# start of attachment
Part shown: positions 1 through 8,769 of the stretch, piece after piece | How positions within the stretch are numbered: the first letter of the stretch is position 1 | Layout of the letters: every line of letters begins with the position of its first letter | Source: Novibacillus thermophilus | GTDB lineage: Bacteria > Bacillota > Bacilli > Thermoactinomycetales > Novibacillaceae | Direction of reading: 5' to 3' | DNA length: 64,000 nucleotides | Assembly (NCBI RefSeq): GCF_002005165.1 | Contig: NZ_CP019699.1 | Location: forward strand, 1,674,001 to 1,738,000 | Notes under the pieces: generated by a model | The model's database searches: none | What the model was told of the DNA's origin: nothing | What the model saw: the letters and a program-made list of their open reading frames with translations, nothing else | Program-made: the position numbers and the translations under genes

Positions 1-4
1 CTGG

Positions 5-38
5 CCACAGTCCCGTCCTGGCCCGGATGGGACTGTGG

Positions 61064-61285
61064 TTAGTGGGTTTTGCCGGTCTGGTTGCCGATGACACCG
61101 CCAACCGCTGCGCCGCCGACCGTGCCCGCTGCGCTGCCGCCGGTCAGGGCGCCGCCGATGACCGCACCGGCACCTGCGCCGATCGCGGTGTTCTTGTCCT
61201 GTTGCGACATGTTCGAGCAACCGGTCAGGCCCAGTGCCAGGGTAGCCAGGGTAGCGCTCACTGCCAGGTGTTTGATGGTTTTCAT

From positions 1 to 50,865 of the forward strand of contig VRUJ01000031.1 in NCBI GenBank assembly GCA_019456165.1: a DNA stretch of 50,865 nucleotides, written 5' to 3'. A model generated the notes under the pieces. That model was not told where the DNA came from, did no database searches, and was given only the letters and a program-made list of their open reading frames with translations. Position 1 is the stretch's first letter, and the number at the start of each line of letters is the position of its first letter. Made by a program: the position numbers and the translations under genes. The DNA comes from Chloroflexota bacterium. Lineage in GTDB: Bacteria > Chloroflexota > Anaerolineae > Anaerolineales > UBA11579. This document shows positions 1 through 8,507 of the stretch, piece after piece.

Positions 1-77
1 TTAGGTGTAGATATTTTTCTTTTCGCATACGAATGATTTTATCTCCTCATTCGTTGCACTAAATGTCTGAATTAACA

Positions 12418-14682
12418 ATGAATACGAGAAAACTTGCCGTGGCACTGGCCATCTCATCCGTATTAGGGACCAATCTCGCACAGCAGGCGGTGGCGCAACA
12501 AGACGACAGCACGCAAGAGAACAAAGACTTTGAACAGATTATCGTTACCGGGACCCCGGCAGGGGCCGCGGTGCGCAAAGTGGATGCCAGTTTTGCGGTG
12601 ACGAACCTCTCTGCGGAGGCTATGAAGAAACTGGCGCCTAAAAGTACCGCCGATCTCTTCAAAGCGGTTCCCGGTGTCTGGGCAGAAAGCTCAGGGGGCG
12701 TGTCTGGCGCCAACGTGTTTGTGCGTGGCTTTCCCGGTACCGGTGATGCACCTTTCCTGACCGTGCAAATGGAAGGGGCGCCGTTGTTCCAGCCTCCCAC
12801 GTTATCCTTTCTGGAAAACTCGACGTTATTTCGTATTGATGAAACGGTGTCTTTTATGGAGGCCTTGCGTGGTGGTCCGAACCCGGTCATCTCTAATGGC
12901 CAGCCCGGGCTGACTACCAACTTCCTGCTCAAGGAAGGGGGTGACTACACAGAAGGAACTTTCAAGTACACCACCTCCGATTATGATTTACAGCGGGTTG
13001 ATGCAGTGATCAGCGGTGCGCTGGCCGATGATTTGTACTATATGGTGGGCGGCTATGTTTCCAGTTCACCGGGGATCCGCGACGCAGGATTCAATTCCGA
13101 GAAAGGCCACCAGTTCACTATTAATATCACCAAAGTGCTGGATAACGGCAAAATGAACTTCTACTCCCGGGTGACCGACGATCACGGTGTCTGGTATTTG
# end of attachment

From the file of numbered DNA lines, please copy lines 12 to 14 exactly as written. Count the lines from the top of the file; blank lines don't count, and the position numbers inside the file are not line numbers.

1 TTAGGTGTAGATATTTTTCTTTTCGCATACGAATGATTTTATCTCCTCATTCGTTGCACTAAATGTCTGAATTAACA

Positions 12418-14682
12418 ATGAATACGAGAAAACTTGCCGTGGCACTGGCCATCTCATCCGTATTAGGGACCAATCTCGCACAGCAGGCGGTGGCGCAACA